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Statistical Seasonal Prediction Based on Regularized Regression

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  • 1 Department of Atmospheric, Ocean, and Earth Sciences, and Center for Ocean–Land–Atmosphere Studies, George Mason University, Fairfax, Virginia
  • | 2 Department of Computer Science and Engineering, University of Minnesota, Twin Cities, Minnesota
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Abstract

This paper proposes a regularized regression procedure for finding a predictive relation between one variable and a field of other variables. The procedure estimates a linear prediction model under the constraint that the regression coefficients have smooth spatial structure. The smoothness constraint is imposed using a novel approach based on the eigenvectors of the Laplace operator over the domain, which results in a constrained optimization problem equivalent to either ridge regression or least absolute shrinkage and selection operator (LASSO) regression, which can be solved by standard numerical software. In addition, this paper explores an unconventional procedure whereby regression models are estimated from dynamical model output and then verified against observations—the reverse of the traditional order. The methodology is illustrated by constructing statistical prediction models of summer Texas-area temperature based on concurrent Pacific sea surface temperature (SST). None of the regularized regression models have statistically significant skill when estimated from observations. In contrast, when estimated from dynamical model output, the regression models have skill with respect to dynamical model data because of the substantially larger sample size available from dynamical model output. In addition, the regression models estimated from dynamical model data can predict observed anomalies with significant skill, even though no observations were used directly to estimate the regression models. The results indicate that dynamical models had no significant skill because they could not accurately predict the SST itself, not because they could not capture realistic SST teleconnections.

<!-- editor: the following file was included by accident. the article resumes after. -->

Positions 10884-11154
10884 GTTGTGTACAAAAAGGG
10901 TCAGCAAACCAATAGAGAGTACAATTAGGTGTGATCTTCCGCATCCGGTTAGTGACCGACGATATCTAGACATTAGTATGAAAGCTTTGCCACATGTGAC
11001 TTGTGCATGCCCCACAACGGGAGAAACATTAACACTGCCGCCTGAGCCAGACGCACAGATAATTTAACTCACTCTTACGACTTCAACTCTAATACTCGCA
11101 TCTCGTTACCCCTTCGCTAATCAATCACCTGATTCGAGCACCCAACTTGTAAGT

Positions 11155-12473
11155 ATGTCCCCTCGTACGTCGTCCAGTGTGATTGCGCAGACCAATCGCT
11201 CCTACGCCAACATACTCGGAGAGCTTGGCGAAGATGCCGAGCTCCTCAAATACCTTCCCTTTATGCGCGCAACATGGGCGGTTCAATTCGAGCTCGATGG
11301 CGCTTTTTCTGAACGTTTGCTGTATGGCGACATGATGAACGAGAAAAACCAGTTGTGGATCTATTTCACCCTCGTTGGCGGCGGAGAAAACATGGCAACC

© 2017 American Meteorological Society. For information regarding reuse of this content and general copyright information, consult the AMS Copyright Policy (www.ametsoc.org/PUBSReuseLicenses).

Corresponding author e-mail: Timothy DelSole, tdelsole@gmu.edu

Abstract

This paper proposes a regularized regression procedure for finding a predictive relation between one variable and a field of other variables. The procedure estimates a linear prediction model under the constraint that the regression coefficients have smooth spatial structure. The smoothness constraint is imposed using a novel approach based on the eigenvectors of the Laplace operator over the domain, which results in a constrained optimization problem equivalent to either ridge regression or least absolute shrinkage and selection operator (LASSO) regression, which can be solved by standard numerical software. In addition, this paper explores an unconventional procedure whereby regression models are estimated from dynamical model output and then verified against observations—the reverse of the traditional order. The methodology is illustrated by constructing statistical prediction models of summer Texas-area temperature based on concurrent Pacific sea surface temperature (SST). None of the regularized regression models have statistically significant skill when estimated from observations. In contrast, when estimated from dynamical model output, the regression models have skill with respect to dynamical model data because of the substantially larger sample size available from dynamical model output. In addition, the regression models estimated from dynamical model data can predict observed anomalies with significant skill, even though no observations were used directly to estimate the regression models. The results indicate that dynamical models had no significant skill because they could not accurately predict the SST itself, not because they could not capture realistic SST teleconnections.

© 2017 American Meteorological Society. For information regarding reuse of this content and general copyright information, consult the AMS Copyright Policy (www.ametsoc.org/PUBSReuseLicenses).

Corresponding author e-mail: Timothy DelSole, tdelsole@gmu.edu
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